“Having said this, if additional tariffs and taxes do accumulate, we anticipate that the majority of manufacturers will be passing these costs onto their customers.

“Even with a slight price increase however, our forecasts show that Wexiödisk warewashers will remain competitively priced in comparison to other manufacturer models, thus dealers can still offer their customers good-value Swedish brilliance, no matter the outcome of Brexit.”

Drilling down into the topic of logistics, he commented: “If a no-deal Brexit goes ahead, logistical processes will without a doubt have to change. In order to prepare for this possibility, Wexiödisk has begun to investigate potential new routes to the UK market such as processing deliveries via a UK hub, rather than direct from our manufacturing facility in Sweden.

“On the flip-side, if a deal is reached, we will continue to process orders and deliveries direct for our manufacturing facility in Sweden.”

But Glover believes that there will be no issues when it comes to accessing spares: “Even before the potential of a no-deal Brexit reared its head, Wexiödisk UK had prioritised stock holding of spare parts, having partnered with the First Choice Group.

“As Wexiödisk UK’s official UK spare parts partner, the First Choice Group is responsible for managing a massive supply of Wexiödisk spare parts and components – parts which can be delivered to the dealer in a little as 24 hours.

“Having said this, we will of course review stock levels with the First Choice Group if a no-deal Brexit occurs and adapt accordingly.”

Krupps is looking into expanding its UK stockholding to reduce its number of import consignments.

Another First Choice partner is Italian manufacturer, Krupps. Export MD Riccardo Scuotto underlined: “Our strong partnership with First Choice Group enables regular imports of our spares and components to the UK market. Large distributors usually order the parts in bulk from Italy. I do not foresee any problems during the Brexit transition period and even afterwards.”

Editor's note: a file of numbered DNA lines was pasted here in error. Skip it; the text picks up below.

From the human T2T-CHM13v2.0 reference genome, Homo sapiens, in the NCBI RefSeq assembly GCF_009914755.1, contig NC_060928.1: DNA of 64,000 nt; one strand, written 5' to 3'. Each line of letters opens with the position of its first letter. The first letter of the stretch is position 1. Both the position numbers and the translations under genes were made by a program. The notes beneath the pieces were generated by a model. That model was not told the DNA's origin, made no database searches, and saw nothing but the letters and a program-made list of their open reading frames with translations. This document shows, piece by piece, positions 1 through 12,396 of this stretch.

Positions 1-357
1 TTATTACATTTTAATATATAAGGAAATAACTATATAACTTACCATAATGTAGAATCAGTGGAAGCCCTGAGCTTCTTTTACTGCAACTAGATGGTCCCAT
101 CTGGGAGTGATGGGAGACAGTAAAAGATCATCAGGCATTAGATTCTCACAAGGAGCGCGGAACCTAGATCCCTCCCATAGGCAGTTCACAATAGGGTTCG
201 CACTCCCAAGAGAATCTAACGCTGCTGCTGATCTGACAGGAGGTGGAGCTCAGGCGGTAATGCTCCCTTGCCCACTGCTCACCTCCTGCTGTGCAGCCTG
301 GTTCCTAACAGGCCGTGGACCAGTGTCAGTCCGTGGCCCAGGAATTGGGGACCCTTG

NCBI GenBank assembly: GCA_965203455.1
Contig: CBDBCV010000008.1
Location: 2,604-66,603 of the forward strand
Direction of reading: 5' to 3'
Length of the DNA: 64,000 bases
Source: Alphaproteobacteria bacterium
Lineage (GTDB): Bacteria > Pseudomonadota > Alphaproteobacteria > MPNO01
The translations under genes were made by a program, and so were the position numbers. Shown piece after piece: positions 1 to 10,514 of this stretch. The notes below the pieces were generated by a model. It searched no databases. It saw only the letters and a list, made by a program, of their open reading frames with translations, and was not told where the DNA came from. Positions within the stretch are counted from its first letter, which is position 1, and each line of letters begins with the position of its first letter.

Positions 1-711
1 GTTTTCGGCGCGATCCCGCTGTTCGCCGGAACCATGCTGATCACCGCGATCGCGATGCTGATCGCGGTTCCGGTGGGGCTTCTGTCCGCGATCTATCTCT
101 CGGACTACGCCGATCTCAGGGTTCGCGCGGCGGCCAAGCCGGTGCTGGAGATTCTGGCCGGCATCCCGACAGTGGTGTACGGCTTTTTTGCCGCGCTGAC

However, he did concede: “We are not 100% sure about what the real extra tariffs will be at present. The main difference will be increased export costs that in reality are an outlay calculated from the transport cost when we import products to our UK stock.”

Scuotto detailed that Krupps’ current UK stock will operate as normal, adding: “The incoming 2021 products will be processed with the new trading terms and conditions. Our dealers and distributors can continue to order the products from our UK stock or direct from our Italian headquarters for products not available in the UK stockholding and which require delivery to any UK address.”

Plus on the importation process itself, he concluded: “Obviously, we have to implement our logistics with more documentation and information in order to comply with all the new requirements. We may need to improve our stock capacity in order to reduce the number of import consignments during the year and by doing so reduce the lead time for receiving the products in UK.

Tags : BrexitkruppsMeikopentlandWarewashingwexiodisk
Clare Nicholls

The author Clare Nicholls